Bookmark   July 10, 2013 at 3:21PM
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love_the_yard(z9A Jax FL)

Oh hi, Honeybunny!

Thanks for trying to help. But I only wish it were like nutgrass. It is not. At all. Not even close. This weed is the devil himself and like I said, it will make you wish for dollarweed or nutgrass. This weed has runners that are akin to bamboo. Seriously.

The blades are highly resistant to Roundup. I have been persistently applying purple concentrated Roundup every two days and some blades are turning brown but only around the edges. Meanwhile, new shoots are coming up off of the same runner. It laughs at a normal dose.

Nutgrass roots run about 1-2" below the soil surface. Torpedo grass has unbelievably tough, thick, aggressive roots that run about a foot, yes a foot, below the soil surface (!). And that is no exaggeration. You would have to uproot an entire bed to remove them by digging and unless you get every single piece of runner buried a foot below the surface of the soil, that weed is comin' back.

Whereas nutgrass can be grabbed and some length of runner removed, torpedo grass breaks off immediately. No piece of the runner is removed by pulling.

This is all coming over from my neighbor's yard, by the way, who doesn't give a hoot.

The only way to deal with this weed is poison and I will continue to up the ante by increasing the concentration of Roundup. But I'm just saying be on the lookout because this is one heck of a (new to me) aggressive, aggressive weed.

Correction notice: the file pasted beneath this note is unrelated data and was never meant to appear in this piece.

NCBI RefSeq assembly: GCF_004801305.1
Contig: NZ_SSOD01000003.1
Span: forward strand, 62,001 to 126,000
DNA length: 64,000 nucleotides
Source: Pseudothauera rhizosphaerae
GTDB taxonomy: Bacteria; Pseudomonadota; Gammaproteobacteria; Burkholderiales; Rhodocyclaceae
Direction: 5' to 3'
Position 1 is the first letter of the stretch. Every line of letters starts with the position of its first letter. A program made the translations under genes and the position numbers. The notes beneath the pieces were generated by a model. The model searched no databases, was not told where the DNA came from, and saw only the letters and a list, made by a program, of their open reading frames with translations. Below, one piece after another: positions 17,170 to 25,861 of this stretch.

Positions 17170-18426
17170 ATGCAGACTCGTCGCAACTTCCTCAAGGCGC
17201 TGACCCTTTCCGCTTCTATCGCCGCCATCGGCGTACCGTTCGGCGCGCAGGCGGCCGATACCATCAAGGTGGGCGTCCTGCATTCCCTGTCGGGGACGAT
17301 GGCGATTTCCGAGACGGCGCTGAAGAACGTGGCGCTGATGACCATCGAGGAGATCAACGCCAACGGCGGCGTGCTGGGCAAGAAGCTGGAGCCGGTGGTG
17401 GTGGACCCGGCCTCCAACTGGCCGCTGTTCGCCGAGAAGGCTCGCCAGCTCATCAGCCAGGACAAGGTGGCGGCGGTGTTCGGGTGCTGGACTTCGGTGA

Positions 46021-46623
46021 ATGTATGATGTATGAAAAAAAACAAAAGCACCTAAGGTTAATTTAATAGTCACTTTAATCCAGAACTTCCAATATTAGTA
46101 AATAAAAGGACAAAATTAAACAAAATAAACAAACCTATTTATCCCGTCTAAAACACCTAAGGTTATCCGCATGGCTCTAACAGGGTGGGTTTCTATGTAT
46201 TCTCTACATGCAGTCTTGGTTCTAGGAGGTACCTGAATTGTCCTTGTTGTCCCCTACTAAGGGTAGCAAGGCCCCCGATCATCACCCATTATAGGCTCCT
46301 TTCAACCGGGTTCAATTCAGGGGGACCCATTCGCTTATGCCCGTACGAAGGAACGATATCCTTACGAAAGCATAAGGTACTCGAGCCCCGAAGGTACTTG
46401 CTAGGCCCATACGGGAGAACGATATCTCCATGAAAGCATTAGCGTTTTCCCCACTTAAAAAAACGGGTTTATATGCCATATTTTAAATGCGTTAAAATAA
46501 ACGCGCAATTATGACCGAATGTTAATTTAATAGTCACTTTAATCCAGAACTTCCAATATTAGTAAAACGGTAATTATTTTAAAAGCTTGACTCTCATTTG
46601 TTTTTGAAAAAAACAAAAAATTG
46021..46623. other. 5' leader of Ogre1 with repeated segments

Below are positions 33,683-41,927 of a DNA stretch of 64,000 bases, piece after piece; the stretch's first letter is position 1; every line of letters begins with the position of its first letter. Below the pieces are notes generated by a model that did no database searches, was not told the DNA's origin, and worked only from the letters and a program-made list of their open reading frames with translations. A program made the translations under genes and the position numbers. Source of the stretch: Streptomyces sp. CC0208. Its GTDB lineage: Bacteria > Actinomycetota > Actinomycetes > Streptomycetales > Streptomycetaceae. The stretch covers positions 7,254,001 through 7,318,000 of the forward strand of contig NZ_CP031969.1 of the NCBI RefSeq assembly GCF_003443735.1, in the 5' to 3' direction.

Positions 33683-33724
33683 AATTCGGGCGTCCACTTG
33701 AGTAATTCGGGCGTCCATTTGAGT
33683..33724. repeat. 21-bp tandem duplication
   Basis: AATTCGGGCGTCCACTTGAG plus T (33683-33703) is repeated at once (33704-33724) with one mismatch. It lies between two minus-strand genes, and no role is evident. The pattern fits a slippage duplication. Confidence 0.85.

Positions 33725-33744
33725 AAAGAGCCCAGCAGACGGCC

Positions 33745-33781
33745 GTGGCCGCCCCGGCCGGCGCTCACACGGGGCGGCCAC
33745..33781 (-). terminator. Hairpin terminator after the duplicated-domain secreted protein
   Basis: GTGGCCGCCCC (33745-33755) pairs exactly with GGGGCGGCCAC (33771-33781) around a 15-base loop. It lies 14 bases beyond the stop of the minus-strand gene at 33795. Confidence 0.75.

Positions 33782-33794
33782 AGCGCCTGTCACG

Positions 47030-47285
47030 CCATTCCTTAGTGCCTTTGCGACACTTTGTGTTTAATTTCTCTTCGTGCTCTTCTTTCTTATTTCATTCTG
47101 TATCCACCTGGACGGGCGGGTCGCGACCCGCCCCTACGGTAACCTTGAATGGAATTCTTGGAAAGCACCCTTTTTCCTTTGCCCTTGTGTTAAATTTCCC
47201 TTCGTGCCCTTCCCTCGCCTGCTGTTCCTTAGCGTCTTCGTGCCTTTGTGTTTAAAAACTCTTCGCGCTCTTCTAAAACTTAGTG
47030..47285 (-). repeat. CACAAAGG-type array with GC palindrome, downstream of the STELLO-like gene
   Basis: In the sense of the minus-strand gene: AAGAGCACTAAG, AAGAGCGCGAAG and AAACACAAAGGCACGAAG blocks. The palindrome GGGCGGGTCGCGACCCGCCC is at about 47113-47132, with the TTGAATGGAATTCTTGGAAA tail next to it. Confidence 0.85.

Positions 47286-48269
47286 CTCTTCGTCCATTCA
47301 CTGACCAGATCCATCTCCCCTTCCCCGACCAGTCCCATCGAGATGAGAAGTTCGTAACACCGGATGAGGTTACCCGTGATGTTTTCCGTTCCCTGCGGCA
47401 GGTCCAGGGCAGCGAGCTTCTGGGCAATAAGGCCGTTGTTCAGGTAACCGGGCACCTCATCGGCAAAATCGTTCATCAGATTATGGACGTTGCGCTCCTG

PS. I had to look it up, too, when it just showed up at the edge of his yard - coming into mine - last year. I had no idea what it was but when I pulled and it just broke off, I thought, uh oh. That was just the tip of the iceberg. :(


This post was edited by love_the_yard on Thu, Jul 11, 13 at 19:32

    Bookmark   July 11, 2013 at 7:27PM
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I'm pretty sure that's what I have growing along a stone wall as well as between the flagstone walkway. There"s actually 3 different things growing, all a ground cover 'weed' or whatever, but I've pulled the majority of the other two out and kept this one since it seems to be 'creepy-er' and hot upright at all.

Plantmaven, it isn't money plant. I used to use it in dried arrangements years ago. It supposedly grows on the shoreline of the east coast. It was also called silver dollar. Here's a link if you care to read about it.

Here is a link that might be useful: Money plant

    Bookmark   July 14, 2013 at 2:35AM
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Carol, the root system you describe sounds like Johnson Grass, that is our devil grass here in Texas. It spreads by underground rhizomes, I actually had on come up in my yard yesterday. It was just a baby, but I had to dig out all the rhizomes, they looked like knuckles. I have no idea where it came from. Barbra

    Bookmark   July 14, 2013 at 1:16PM